A University of Washington project sees a role for programmers to reduce the energy appetite of the ones and zeroes in the code itself. Researchers have created a system, called EnerJ, that reduces energy consumption in simulations by up to 50 percent, and has the potential to cut energy by as much as 90 percent. They will present the research next week in San Jose at the Programming Language Design and Implementation annual meeting.
“We all know that energy consumption is a big problem,” said author Luis Ceze, a UW assistant professor of computer science and engineering. “With our system, mobile phone users would notice either a smaller phone, or a longer battery life, or both. Computing centers would notice a lower energy bill.”
The basic idea is to take advantage of processes that can survive tiny errors that happen when, say, voltage is decreased or correctness checks are relaxed. Some examples of possible applications are streaming audio and video, games and real-time image recognition for augmented-reality applications on mobile devices.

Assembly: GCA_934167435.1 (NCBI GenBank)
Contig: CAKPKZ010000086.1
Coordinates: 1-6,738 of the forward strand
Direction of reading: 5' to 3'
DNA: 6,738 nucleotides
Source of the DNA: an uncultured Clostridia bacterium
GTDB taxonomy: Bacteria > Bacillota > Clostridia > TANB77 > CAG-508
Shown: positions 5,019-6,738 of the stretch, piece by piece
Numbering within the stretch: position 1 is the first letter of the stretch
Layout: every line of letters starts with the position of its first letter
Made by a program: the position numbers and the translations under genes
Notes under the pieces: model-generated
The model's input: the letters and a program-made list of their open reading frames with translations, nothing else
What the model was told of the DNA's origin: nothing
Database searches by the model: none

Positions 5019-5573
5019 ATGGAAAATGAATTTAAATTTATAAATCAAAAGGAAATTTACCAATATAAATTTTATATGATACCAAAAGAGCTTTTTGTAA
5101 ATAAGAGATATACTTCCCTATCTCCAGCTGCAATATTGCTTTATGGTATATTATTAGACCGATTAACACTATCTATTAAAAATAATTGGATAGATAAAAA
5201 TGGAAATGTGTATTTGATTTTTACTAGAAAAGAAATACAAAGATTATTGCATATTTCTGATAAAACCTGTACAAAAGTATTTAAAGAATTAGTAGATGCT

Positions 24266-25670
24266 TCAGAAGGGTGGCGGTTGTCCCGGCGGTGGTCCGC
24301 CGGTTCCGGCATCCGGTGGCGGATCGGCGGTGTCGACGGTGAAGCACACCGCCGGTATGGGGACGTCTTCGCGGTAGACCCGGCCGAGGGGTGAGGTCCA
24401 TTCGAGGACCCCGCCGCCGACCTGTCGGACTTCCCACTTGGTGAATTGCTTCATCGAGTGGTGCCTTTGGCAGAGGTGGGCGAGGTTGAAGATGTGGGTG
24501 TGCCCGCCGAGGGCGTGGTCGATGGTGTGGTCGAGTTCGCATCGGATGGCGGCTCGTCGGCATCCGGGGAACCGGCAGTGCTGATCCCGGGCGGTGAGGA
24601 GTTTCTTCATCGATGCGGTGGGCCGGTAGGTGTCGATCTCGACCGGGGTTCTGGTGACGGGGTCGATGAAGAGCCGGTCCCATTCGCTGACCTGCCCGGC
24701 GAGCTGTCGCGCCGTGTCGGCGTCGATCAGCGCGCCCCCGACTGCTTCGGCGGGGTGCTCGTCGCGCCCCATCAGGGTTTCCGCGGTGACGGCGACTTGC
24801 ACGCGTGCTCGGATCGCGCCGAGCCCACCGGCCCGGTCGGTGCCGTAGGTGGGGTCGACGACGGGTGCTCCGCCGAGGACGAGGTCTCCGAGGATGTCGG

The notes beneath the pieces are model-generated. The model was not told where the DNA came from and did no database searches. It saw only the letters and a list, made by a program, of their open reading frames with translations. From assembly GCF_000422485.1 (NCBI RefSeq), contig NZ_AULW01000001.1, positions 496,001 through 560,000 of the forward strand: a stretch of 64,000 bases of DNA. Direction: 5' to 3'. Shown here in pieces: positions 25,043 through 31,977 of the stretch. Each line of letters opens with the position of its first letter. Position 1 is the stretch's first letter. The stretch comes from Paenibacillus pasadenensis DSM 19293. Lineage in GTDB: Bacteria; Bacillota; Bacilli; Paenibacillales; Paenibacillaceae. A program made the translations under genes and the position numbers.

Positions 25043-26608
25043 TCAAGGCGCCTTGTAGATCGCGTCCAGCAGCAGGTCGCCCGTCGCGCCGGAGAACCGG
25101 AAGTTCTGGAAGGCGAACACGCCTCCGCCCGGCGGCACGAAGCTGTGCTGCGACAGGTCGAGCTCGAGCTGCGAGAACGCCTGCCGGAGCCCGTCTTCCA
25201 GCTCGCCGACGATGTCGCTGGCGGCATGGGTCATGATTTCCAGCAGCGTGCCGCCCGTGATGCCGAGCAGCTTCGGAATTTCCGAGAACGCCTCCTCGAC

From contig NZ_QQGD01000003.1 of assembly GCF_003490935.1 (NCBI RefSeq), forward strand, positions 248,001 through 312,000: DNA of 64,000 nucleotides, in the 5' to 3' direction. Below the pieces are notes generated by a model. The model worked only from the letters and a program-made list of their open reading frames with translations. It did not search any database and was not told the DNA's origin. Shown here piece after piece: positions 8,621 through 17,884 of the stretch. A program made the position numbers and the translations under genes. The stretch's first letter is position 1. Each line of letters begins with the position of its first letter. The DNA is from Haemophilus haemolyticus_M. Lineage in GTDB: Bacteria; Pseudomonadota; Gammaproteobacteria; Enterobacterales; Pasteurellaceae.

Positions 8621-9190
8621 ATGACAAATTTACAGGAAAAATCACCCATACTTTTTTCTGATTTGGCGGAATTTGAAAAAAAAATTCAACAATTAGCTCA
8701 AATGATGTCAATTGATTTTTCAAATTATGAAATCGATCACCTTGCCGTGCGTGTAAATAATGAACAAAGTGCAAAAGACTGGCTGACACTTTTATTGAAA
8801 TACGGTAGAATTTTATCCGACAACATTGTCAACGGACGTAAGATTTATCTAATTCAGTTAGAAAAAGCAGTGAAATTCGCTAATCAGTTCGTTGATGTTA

“Image recognition already needs to be tolerant of little problems, like a speck of dust on the screen,” said co-author Adrian Sampson, a UW doctoral student in computer science and engineering. “If we introduce a few more dots on the image because of errors, the algorithm should still work correctly, and we can save energy.”
The UW system is a general framework that creates two interlocking pieces of code. One is the precise part – for instance, the encryption on your bank account’s password. The other portion is for all the processes that could survive occasional slipups.
The software creates an impenetrable barrier between the two pieces.
“We make it impossible to leak data from the approximate part into the precise part,” Sampson said. “You’re completely guaranteed that can’t happen.”
While computers’ energy use is frustrating and expensive, there is also a more fundamental issue at stake. Some experts believe we are approaching a limit on the number of transistors that can run on a single microchip. The so-called “dark silicon problem” says that as we boost computer speeds by cramming more transistors onto each chip, there may no longer be any way to supply enough power to the chip to run all the transistors.
The UW team’s approach would work like a dimmer switch, letting some transistors run at a lower voltage. Approximate tasks could run on the dimmer regions of the chip.